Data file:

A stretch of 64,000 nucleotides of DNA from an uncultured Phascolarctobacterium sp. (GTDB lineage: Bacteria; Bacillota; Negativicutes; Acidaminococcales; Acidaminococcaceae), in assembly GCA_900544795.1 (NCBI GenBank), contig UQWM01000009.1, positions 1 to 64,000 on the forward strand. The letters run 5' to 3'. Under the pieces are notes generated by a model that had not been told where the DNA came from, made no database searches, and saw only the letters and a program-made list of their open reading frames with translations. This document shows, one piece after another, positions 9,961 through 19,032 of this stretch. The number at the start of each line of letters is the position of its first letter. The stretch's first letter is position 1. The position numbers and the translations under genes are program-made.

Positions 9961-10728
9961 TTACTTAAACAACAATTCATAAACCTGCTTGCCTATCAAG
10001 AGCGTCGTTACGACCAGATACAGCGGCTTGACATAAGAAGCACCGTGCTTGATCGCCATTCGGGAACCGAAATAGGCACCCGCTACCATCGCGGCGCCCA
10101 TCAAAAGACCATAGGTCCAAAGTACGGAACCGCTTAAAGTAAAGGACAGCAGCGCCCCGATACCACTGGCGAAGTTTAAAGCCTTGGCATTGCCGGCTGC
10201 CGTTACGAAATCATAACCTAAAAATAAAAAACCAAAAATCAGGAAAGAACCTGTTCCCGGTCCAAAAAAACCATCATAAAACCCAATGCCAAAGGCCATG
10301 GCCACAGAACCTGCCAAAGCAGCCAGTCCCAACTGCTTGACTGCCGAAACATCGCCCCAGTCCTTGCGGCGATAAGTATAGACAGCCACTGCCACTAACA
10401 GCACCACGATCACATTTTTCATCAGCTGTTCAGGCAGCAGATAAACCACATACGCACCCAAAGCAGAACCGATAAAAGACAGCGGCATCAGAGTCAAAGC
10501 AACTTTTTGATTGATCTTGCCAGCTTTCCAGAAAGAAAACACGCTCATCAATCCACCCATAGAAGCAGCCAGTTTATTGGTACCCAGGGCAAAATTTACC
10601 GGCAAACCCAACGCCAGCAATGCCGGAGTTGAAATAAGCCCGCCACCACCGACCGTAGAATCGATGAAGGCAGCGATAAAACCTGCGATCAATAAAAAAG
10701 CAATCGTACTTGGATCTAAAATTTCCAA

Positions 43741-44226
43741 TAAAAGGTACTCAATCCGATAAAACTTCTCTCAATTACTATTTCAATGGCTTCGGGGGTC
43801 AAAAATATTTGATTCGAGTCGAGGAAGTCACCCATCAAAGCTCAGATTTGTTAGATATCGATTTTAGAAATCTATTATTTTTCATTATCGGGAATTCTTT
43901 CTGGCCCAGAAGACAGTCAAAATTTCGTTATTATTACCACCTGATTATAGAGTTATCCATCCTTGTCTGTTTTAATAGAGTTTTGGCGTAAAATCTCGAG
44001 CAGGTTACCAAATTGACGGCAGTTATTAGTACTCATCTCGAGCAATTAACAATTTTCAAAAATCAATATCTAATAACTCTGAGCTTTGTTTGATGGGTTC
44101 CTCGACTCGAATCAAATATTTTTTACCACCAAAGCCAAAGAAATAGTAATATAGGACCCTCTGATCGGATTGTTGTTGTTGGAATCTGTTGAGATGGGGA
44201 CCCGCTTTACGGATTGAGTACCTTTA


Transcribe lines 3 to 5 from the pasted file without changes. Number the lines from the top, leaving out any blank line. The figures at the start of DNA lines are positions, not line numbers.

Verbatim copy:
9961 TTACTTAAACAACAATTCATAAACCTGCTTGCCTATCAAG
10001 AGCGTCGTTACGACCAGATACAGCGGCTTGACATAAGAAGCACCGTGCTTGATCGCCATTCGGGAACCGAAATAGGCACCCGCTACCATCGCGGCGCCCA
10101 TCAAAAGACCATAGGTCCAAAGTACGGAACCGCTTAAAGTAAAGGACAGCAGCGCCCCGATACCACTGGCGAAGTTTAAAGCCTTGGCATTGCCGGCTGC